Lithium batteries are primary batteries that have metallic lithium as an anode. These types of batteries are also referred to as lithium-metal batteries. Lithium batteries are very efficient and durable.
Lithium batteries have been contributing extensively to cell phones and energy for vehicles mainly. The energy back up of such batteries are the main source for massive growth of electric vehicles (EVs) around the world. Moreover, electric vehicles are preferred by all as substitute to fossil fuel to reduce vehicular pollution which contributes heavily to the climate change effects.
Currently, almost all automobile manufacturers have started producing EVs for global consumption. China is the leading country to manufacture and supply EVs to its domestic market and rest of the world while USA, South Korea, Germany, Japan are also producing high quality EVs for the global markets. Similarly, Norway is the country recognised for high ratio of EVs sales and operation in per capita basis.
Since these batteries run minimum of 8 years or even beyond according to the rated lifecycle. These are supposed to be well performing till they provide 80 per cent of efficiency.
Now time has come to the EV world to prepare on the reuse or recycle of Lithium batteries after their expected life. Many researches and studies are being carried out in the universities and competent laboratories to this purpose.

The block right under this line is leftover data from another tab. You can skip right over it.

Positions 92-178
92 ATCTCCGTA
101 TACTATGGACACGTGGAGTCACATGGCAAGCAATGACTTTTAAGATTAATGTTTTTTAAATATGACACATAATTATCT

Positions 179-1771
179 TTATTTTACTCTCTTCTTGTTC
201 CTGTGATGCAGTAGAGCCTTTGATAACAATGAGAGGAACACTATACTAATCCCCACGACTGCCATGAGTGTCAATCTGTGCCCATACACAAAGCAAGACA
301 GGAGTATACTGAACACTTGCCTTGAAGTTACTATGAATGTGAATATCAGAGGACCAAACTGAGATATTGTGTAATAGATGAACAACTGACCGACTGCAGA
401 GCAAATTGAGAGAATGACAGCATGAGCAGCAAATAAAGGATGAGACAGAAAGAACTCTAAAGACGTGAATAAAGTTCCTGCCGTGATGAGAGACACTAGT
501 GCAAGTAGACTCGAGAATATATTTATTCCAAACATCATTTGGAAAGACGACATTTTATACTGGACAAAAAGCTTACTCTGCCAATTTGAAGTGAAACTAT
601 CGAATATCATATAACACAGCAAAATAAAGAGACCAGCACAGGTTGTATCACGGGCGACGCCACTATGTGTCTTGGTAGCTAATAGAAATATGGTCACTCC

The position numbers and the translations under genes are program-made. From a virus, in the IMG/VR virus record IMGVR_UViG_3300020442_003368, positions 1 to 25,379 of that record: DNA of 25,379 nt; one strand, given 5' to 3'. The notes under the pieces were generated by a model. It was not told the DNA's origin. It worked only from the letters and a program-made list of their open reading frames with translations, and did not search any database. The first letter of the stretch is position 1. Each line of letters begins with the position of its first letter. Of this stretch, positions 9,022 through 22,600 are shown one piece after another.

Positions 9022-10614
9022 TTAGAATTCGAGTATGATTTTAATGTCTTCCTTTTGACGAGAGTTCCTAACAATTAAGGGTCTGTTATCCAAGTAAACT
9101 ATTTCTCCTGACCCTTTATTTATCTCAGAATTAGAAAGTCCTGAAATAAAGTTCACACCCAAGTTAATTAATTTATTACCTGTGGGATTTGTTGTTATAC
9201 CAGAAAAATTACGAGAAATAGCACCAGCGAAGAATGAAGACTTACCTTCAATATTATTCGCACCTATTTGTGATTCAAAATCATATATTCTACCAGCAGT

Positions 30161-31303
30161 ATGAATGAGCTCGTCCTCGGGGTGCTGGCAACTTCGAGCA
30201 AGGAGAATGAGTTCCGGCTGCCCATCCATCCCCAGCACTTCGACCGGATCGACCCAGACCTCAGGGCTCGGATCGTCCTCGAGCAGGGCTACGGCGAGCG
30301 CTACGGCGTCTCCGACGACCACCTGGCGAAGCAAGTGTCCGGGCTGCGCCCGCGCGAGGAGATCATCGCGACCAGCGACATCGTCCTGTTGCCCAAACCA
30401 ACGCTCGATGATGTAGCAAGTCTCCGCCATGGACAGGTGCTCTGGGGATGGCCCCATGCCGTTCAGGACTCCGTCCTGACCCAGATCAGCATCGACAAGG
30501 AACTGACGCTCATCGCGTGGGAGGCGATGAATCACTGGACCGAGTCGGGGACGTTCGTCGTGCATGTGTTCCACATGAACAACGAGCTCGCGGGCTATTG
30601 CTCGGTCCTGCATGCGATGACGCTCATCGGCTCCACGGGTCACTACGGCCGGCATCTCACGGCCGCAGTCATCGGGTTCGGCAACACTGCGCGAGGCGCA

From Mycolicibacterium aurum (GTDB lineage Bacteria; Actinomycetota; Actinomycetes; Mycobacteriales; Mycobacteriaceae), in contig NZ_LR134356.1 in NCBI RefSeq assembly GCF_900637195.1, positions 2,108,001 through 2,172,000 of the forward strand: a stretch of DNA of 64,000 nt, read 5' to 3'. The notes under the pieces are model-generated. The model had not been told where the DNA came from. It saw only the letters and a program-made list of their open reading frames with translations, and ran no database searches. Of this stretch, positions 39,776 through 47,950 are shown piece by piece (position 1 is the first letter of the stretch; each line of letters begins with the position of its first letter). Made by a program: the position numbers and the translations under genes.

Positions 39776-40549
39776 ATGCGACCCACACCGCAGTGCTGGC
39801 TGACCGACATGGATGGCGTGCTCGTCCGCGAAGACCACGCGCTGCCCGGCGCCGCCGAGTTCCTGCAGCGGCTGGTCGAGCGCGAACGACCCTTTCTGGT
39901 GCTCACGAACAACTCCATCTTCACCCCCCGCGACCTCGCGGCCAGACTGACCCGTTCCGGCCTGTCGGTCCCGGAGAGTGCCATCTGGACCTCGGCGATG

Nepal also needs to carry out studies and possibilities on reuse or recycle of Lithium batteries installed in the electric vehicles.
Some countries have strict rules on the afterlife of batteries. They managed to mandatorily return the life ended batteries to the automobile producers. But, Nepal has yet to consider on this aspect also.
At the time when lithium-ion battery reaches end of life it still bears often significant capacity as mentioned above. This feature has created a scope with several different segments and applications where the batteries are used instead of brand new batteries. The logics are often not different from other second hand markets such as for cars, machinery or fashion except for one key difference. So as a battery can be repurposed and used in completely different applications than what they originally were made for.
All about reuse or second life for lithium-ion batteries is often focused on its feasibility and if it makes technical and economic sense.
Most batteries that reach end of life do that because the product they power has been damaged, obsolete or just phased out. In tests done by Circular Energy Storage at sorting facilities in both Europe and the US, over 80% of batteries ranging from laptop batteries to 1 kWh backup power units has been proven good for further use both for their original application and for new, less demanding applications. In fact as much as 24% of single-use batteries that have been dropped off for recycling have proven to be in perfect conditions. Usually the worst performing batteries are those that either are replaced such as power tool batteries or batteries that are heavily used such as smartphone batteries. For larger packs used in vehicles and machinery the batteries are usually in good conditions at least for some applications.